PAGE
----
Stunning first light images emerge from Gemini Planet Imager

January 9, 2014 by  
Filed under Solar Energy Tips

According to a January 7 news release from the Department of Energy’s Lawrence Livermore National Laboratory, the most advanced instrument for directly imaging and analyzing planets orbiting other stars is finally operational after almost 10 years of development, testing, and evaluation.

“Even these early first-light images are almost a factor of 10 better than the previous generation of instruments. In one minute, we were seeing planets that used to take us an hour to detect,” said Bruce Macintosh of Lawrence Livermore National Laboratory, who led the team that built the instrument.

Called the Gemini Planet Imager (GPI), the instrument will be used for high-contrast imaging to better study dim planets or dusty disks adjacent to bright stars.  GPI is the first fully improved planet imager, designed for exoplanet imaging deployed on one of the world’s largest telescopes: the 8-meter Gemini South telescope in Chile.

Probing the environments of distant stars in a search for planets has required the development of next-generation, high-contrast adaptive optics (AO) systems, in which Livermore is a leader. These systems are sometimes referred to as extreme AO.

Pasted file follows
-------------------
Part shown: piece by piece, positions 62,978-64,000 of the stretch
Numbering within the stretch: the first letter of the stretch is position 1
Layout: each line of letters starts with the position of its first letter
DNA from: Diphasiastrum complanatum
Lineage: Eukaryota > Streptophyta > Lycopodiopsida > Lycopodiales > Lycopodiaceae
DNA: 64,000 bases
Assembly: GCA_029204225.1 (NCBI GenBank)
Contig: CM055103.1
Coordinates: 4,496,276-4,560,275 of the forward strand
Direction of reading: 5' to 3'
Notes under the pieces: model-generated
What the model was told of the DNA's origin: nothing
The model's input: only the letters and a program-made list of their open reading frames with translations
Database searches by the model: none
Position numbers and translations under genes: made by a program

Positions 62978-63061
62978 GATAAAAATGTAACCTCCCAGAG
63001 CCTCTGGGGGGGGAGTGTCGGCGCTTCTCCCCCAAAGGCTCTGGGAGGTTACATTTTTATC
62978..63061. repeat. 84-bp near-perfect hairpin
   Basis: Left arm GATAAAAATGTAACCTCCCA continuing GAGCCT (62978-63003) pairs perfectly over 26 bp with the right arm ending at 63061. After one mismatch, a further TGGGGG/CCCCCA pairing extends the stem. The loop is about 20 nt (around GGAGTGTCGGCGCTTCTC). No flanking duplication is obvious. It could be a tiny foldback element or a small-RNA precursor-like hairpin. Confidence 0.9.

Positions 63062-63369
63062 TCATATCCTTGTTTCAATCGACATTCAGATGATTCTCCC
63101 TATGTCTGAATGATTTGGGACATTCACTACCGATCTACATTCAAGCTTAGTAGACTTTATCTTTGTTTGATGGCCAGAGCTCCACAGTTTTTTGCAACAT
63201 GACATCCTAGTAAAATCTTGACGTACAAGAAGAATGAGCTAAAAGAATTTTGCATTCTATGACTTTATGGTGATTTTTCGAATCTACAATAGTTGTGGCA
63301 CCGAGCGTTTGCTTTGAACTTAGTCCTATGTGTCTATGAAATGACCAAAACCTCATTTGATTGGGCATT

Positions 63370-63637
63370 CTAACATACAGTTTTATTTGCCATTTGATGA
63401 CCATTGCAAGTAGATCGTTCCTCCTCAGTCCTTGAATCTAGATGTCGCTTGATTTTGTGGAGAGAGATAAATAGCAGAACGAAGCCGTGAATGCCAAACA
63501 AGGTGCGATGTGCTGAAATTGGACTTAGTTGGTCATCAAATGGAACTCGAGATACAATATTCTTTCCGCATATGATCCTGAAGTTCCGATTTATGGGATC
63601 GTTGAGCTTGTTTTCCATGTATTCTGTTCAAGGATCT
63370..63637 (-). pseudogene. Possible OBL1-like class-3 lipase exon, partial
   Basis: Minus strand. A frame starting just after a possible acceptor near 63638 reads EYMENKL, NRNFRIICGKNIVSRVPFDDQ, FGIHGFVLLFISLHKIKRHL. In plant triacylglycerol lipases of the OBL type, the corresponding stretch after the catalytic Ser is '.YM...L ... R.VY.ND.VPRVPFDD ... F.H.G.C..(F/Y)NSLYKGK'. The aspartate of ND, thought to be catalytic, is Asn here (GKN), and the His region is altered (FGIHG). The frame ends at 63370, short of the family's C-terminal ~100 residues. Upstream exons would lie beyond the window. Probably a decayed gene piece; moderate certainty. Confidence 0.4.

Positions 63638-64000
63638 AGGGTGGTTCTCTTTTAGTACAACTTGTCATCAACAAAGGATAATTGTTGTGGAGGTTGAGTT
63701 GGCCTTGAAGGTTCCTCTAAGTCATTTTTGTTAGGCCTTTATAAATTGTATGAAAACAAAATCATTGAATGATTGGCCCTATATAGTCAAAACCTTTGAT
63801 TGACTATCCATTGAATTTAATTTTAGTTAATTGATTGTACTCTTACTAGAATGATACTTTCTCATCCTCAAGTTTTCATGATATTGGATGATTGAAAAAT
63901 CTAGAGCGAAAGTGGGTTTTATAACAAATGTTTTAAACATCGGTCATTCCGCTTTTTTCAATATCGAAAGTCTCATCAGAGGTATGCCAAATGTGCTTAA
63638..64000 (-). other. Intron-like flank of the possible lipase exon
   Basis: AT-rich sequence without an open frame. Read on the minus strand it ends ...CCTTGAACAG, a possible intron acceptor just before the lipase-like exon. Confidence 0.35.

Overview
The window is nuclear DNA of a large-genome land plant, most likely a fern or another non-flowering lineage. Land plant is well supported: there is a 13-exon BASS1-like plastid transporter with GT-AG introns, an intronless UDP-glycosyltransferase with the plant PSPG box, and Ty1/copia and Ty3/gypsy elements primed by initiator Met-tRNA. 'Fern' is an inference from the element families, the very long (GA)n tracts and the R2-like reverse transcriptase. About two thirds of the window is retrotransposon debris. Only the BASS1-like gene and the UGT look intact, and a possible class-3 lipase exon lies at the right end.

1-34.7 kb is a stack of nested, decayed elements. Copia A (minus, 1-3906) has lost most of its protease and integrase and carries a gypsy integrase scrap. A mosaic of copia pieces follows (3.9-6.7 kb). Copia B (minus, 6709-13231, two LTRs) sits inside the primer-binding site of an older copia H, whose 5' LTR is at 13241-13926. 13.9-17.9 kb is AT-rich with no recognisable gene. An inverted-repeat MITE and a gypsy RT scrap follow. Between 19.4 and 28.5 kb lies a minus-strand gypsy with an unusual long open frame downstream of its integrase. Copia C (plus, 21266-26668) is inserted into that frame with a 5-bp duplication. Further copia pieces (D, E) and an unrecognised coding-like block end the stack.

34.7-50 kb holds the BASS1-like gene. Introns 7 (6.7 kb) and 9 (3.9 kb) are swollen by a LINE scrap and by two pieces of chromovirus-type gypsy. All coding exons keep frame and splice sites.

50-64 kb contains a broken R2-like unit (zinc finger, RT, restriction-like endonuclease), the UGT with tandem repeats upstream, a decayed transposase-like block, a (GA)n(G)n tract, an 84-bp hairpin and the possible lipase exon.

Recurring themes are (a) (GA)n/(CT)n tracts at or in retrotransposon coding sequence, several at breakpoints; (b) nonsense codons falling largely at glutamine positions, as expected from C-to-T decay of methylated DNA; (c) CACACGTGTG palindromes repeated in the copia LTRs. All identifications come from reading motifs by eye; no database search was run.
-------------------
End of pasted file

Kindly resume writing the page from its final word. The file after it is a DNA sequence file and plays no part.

According to Macintosh, direct imaging of planets is difficult because planets such as Jupiter are a billion times dimmer than their parent stars.  ”Detection of the youngest and brightest planets is barely within reach of today’s AO (high-contrast adaptive optics systems),” he said.  ”To see other solar systems, we need new tools.”

GPI completed its first observations in November 2013.  ”The GPI team’s huge amount of high quality work has begun to pay off and now holds the promise of many years of important science to come,” said LLNL Project Manager David Palmer.

During GPI’s first observations, it imaged earlier known planetary systems – the 4-planet HR8799 system and the Beta Pictoris system, amid others.  GPI has also acquired the first spectrum of the young planet Beta Pictoris b.

“GPI’s performance requirements are extremely challenging,” said LLNL engineer Lisa Poyneer, who established the algorithms used to correct for atmospheric turbulence, and directed the testing of the AO system in the laboratory and on the telescope.  ”As a result, the AO system features several original technologies that were designed specifically for exoplanet science.  After years of development and testing, it is very rewarding to see the AO system operating so well and enabling these remarkable images.”

Capturing images of exoplanets is complementary to other exoplanet successes such as NASA’s Kepler mission, which is exceedingly sensitive to small planets close to their parent star and focuses on mature stars.

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